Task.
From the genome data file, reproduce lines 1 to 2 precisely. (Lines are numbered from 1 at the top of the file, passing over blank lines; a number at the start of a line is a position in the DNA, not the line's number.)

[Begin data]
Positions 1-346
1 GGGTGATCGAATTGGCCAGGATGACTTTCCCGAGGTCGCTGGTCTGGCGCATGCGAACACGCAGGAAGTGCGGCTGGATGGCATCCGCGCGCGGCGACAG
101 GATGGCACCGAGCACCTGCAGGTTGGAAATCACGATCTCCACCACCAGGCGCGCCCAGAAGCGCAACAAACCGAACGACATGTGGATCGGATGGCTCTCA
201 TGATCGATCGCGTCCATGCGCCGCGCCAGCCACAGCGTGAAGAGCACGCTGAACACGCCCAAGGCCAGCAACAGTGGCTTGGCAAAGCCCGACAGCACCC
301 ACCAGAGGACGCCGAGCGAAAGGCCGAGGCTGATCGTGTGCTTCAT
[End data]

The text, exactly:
Positions 1-346
1 GGGTGATCGAATTGGCCAGGATGACTTTCCCGAGGTCGCTGGTCTGGCGCATGCGAACACGCAGGAAGTGCGGCTGGATGGCATCCGCGCGCGGCGACAG